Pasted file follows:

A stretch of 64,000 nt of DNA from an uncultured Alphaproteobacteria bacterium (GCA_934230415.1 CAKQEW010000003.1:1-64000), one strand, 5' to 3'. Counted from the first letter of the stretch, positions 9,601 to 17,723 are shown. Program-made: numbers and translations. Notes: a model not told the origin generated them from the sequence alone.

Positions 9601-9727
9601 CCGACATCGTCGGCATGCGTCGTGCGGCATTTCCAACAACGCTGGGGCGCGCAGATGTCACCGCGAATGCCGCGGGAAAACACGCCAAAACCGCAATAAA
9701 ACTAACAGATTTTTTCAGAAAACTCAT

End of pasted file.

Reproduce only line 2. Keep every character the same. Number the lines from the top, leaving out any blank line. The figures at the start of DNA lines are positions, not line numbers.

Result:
Positions 9601-9727